Poultry Questions & Answers
Q – Does it require a rooster to have eggs?
A – Absolutely not, unless you want fertilized eggs for baby chicks.
Q – Do hens crow?
A – Nope, although they may cackle happily for up to 1 minute after they lay a particularly nice egg. However, this is only during daylight hours, and is generally much quieter than the average crow, Canada goose, or duck flying by.
Q – How many eggs do hens lay, and for how long do they continue laying?
A – An average hen will lay 2 eggs every 3 days, although some hens lay more. If they are laying less, you might check to make sure you’re feeding them enough (this is pretty easy as they eat everything!). Hens begin laying at around 20 weeks of age, although this varies by breed, and will continue laying for a few years (180-250 eggs a year!) until they begin to taper off.
Q – What do we do with our hen Betty once she is no longer laying eggs?
A – Craigslist and Freecycle are good places to find new homes for hens that are no longer productive, if you are so inclined and are not desperately attached to your peaceful pet. They are also good places to dispose of baby chicks that turn out to be baby roosters.
Q – Should we let our hens free-range in our yard?
A – In our opinion, this is a bad idea. Hens are basically homebodies although they will occasionally forage wider if they are in hot pursuit of a tasty bug. Keeping your hens in a safe coop, enclosed henyard, or portable chicken “tractor” (or as they are known in the UK, a “chicken ark”) is good poultry management. Birds can be prey animals to larger predators like dogs or hawks. Just like you would do with your pet dog or cat, keep them safe and at home!
Q – Are hens expensive to feed?
A – Absolutely not! Hens are omnivores… they eat anything! Every bug you can imagine, from grasshoppers to flies, wasps to slugs, grubs, “June bugs”, ants, spiders, crickets… They will eat your kitchen scraps, even (gulp) cooked eggs and bits of cooked chicken. They eat the crusts off your children’s sandwiches, leftover Brussels sprouts, crumbs from the bottom of the package of… whatever. They love fresh grass clippings, although you should not feed them clippings from grass that has been treated with pesticides or herbicides (weed & feed). In addition to this, you want to feed them a balanced “Laying” ration from your local feed store.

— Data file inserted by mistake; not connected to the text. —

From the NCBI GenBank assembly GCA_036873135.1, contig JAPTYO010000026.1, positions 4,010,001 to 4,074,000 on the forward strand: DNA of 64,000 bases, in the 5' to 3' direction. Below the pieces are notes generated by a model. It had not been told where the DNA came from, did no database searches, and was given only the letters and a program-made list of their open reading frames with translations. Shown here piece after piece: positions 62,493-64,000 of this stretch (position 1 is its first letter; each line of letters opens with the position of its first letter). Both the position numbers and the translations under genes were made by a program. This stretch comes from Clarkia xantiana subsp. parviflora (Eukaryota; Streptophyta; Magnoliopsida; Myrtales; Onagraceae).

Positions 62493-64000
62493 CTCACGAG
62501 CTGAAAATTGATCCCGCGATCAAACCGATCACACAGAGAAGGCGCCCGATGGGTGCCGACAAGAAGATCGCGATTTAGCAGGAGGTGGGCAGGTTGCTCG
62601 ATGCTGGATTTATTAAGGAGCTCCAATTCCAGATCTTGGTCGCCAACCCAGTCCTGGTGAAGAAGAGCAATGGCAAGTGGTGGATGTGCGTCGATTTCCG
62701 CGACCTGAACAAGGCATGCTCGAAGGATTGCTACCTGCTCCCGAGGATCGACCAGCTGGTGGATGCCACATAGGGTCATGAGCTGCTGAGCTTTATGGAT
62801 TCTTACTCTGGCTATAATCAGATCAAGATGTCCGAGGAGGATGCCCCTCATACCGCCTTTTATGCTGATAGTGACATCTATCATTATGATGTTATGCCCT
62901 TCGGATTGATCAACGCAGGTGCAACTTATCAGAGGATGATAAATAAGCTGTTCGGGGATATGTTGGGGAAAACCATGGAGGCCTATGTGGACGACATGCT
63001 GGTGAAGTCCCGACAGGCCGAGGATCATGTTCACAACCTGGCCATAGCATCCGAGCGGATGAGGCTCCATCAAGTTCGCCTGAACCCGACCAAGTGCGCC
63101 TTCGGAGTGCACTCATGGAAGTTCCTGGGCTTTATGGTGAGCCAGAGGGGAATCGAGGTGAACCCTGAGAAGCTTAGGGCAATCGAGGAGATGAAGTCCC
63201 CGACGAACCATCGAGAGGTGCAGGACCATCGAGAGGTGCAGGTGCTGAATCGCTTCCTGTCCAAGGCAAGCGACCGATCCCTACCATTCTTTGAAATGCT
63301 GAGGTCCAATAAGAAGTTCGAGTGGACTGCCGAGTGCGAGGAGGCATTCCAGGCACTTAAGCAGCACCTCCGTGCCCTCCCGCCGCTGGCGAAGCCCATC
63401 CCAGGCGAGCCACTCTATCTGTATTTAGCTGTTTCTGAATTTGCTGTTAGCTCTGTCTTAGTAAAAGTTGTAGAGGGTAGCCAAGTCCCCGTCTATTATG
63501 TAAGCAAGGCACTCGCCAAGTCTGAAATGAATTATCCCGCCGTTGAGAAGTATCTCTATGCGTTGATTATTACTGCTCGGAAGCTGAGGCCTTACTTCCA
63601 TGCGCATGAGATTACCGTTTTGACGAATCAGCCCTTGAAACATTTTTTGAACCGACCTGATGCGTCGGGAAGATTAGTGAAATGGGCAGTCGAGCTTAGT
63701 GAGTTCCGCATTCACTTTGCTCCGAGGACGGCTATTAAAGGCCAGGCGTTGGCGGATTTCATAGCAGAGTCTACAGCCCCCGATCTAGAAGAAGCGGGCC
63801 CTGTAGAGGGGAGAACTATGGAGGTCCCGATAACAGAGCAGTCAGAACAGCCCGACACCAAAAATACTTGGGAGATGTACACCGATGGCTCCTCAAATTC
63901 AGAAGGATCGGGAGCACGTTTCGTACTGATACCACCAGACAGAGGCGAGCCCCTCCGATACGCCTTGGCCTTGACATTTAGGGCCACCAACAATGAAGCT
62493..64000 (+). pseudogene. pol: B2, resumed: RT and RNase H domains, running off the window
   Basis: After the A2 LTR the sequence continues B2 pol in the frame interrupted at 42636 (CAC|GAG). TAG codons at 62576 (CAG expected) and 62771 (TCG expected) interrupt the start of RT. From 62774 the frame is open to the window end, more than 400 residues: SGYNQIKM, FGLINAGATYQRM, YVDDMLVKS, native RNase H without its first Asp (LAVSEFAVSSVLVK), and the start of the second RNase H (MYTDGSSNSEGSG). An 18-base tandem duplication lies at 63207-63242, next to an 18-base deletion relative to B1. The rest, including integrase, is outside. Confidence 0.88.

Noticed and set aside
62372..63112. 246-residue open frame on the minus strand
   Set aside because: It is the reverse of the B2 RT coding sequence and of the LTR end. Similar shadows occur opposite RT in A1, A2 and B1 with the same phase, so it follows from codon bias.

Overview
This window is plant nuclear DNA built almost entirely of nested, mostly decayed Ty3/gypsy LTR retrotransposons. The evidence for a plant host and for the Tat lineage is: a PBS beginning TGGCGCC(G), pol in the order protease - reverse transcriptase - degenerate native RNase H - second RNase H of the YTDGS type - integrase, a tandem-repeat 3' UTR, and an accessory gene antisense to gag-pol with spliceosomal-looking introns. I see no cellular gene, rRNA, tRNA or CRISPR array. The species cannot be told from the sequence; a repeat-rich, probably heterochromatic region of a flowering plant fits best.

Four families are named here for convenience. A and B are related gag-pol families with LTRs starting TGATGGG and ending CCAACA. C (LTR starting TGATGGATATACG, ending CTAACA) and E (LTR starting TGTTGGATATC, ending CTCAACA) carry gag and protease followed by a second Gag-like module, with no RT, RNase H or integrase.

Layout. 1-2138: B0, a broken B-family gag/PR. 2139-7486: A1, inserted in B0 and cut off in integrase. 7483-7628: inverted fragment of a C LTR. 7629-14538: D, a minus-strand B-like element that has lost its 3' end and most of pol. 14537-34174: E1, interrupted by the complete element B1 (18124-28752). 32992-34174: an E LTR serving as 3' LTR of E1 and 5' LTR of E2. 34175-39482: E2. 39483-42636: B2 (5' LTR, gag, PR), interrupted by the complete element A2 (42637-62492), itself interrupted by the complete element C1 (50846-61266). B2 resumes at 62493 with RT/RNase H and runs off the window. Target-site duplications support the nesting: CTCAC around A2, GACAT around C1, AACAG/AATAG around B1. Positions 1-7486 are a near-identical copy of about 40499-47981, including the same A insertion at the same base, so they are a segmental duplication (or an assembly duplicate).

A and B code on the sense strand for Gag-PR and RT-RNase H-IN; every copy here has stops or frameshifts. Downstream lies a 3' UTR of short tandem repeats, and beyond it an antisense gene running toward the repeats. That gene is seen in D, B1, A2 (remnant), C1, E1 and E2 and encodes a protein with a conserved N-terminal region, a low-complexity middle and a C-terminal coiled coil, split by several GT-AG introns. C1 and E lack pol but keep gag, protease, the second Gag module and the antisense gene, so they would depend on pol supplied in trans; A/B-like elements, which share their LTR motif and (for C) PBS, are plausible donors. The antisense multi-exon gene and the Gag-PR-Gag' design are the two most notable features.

Q – Can chickens fly?
A – Some do. Smaller, lightweight breeds like the bantams can fly for short distances, up to say 25’. Larger laying breeds do not fly. A simple, painless clipping of wing flight feathers can prevent flying attempts.
Q – How big are chickens?
A – Standard-sized hens are between 4-7 pounds (lighter than an average sized cat) and bantam breeds are 1-2 pounds.
Q – How long do pet chickens live?
A – On average about 8-10 years, although some may live longer.
Q – What do you do with chicken waste?
A – Unlike other backyard pets such as dogs and cats, chickens are wonderful fertilizer producers. Their waste (including bedding such as many types of wood shavings, newspaper, straw, etc) can be safely and simply composted in a home composting operation. If you don’t compost, ask around, see if your gardening friends would like it! Post on Craigslist for free fertilizer product. Look for a Community Garden in your area that might like your fertilizer (do ask first, rather than just showing up with a bucket full!).
Q – What potential problems can we experience with henkeeping?
A – As with any pet, you want to keep an eye on your hens and make sure they are free from any parasites… if they do have a problem, poultry health supplies are in general much less expensive (and available at many feed and agriculture supply stores locally) than those for cats and dogs. Hens will bathe themselves in “dust baths” which you can prepare with Sevin dust or the like, once a month or so. Keep wild birds away from your flock, the use of simple bird netting over the top of a hen yard is a great idea, or you can keep them entirely enclosed in a heavier-duty coop. Teach children to be gentle with the birds and they will find a friendly, interesting pet that comes running when they show up, hoping for a bug or snack handout. Teach your dogs that hens are family friends and off limits. If you’re going on vacation or will be camping etc for the weekend, be sure to have someone check on the flock to make sure they’re safe and have plenty of food and water, just as you would with any other pet.